the laser gas circulation means is provided at a position of the laser gas passage; and
the screen plate is provided between the laser gas circulation means and the discharge tube.
3. The gas laser oscillator of claim 2, wherein the screen plate is meshed.
4. The gas laser oscillator of claim 3, wherein the following inequalities are satisfied:

6.0104 <QP<1.5106
D/λ<10
A/λ<10−2
0.2<B/S<0.7
where Q (m3/min) is a mass flow rate of the laser gas, P (Pa) is a pressure of the laser gas, λ (mm) is a wavelength of a compression wave in the laser gas that results from pressure fluctuation, D (mm) is an inside diameter of the laser gas passage in the vicinity of the screen plate, A (mm) is a mesh diameter of the screen plate, S (mm2) is a total sectional area of the screen plate, and B (mm2) is a total mesh area of the screen plate.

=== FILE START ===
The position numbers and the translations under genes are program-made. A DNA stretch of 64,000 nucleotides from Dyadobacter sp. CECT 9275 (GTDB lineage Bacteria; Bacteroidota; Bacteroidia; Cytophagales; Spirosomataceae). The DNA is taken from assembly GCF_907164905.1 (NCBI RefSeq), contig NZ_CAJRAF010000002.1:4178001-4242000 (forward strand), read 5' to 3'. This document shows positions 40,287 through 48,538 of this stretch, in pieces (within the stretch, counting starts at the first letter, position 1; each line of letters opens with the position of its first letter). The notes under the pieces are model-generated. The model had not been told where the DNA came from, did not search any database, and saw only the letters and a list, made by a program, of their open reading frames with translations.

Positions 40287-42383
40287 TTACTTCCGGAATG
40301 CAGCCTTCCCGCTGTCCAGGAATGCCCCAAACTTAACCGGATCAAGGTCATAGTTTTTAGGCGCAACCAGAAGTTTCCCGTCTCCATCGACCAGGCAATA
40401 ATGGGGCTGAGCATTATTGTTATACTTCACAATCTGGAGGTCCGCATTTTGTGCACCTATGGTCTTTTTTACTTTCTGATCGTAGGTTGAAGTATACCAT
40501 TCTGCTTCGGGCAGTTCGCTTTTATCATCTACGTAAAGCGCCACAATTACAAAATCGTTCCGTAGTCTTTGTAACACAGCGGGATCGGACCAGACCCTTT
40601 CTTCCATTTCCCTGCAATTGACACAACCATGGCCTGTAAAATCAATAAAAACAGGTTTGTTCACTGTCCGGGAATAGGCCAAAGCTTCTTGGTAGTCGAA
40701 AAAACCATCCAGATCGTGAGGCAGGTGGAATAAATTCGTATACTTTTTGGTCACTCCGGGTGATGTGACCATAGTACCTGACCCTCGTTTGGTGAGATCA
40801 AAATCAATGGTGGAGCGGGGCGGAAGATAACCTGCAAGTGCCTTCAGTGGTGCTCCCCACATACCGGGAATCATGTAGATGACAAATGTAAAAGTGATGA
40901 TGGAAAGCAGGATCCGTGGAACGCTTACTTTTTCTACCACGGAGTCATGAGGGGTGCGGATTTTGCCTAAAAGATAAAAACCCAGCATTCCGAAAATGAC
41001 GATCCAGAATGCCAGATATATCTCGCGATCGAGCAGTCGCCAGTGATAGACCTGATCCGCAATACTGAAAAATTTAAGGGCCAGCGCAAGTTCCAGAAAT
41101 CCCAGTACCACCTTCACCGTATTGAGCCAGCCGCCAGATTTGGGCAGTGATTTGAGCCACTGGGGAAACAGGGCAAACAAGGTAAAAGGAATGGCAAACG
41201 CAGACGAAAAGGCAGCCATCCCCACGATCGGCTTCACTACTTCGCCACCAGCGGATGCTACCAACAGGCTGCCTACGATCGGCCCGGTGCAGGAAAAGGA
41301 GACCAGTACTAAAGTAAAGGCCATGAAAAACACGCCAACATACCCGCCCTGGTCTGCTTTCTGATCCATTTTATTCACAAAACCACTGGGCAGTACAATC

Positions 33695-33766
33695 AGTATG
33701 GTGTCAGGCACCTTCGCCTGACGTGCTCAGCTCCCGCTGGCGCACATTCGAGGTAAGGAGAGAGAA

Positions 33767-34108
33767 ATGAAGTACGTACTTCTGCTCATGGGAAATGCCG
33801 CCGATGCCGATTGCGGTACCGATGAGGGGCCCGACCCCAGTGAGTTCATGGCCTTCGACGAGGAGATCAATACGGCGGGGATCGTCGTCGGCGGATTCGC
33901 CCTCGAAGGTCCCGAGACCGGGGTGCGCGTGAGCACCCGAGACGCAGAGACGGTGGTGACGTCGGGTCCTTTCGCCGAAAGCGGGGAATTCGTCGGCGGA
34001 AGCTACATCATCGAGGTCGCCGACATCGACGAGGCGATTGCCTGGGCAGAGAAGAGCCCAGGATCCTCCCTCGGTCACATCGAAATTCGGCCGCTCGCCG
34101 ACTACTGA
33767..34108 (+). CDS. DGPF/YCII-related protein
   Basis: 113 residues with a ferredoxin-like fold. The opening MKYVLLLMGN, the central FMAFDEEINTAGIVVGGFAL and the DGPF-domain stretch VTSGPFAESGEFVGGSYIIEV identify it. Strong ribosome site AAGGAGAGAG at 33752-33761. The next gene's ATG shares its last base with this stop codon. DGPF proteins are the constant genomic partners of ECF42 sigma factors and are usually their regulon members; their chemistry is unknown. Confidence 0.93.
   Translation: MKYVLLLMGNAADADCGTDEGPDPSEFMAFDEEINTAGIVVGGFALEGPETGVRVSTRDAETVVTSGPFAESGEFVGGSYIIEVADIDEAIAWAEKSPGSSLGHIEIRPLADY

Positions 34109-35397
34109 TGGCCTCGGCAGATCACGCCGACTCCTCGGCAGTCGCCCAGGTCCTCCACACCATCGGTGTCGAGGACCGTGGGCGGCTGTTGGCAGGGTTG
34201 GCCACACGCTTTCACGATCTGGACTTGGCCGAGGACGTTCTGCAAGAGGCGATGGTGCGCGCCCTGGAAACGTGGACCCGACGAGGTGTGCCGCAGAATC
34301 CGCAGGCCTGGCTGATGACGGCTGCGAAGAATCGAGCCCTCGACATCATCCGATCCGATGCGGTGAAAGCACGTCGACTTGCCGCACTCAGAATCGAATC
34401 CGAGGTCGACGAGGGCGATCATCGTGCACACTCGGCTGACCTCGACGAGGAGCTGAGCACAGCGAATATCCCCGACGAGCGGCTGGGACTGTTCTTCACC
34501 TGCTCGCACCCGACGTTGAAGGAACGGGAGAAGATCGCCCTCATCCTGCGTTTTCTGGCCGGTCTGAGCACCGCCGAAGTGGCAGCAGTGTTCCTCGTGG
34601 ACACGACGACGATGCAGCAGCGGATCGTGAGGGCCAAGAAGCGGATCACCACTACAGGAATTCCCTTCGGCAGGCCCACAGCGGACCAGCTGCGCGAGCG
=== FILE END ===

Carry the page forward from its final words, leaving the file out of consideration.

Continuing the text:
5. The gas laser oscillator of claim 2, wherein the screen plate includes a plurality of holes.
6. The gas laser oscillator of claim 5, wherein the following inequalities are satisfied:

6.0104<QP<1.5106
D/λ<10
A/λ<10−2
0.2<B/S<0.7
where Q (m3/min) is a mass flow rate of the laser gas, P (Pa) is a pressure of the laser gas, λ (mm) is a wavelength of a compression wave in the laser gas that results from pressure fluctuation, D (mm) is an inside diameter of the laser gas passage in the vicinity of the screen plate, A (mm) is a diameter of each of the holes, S (mm2) is a total sectional area of the screen plate, and B (mm2) is a total hole area of the screen plate.
7. The gas laser oscillator of claim 4, wherein the screen plate is joined to the laser gas passage by an elastic member.
8. The gas laser oscillator of claim 4, wherein the laser gas circulation means is formed of a blower.
9. The gas laser oscillator of claim 6, wherein the screen plate is joined to the laser gas passage by an elastic member.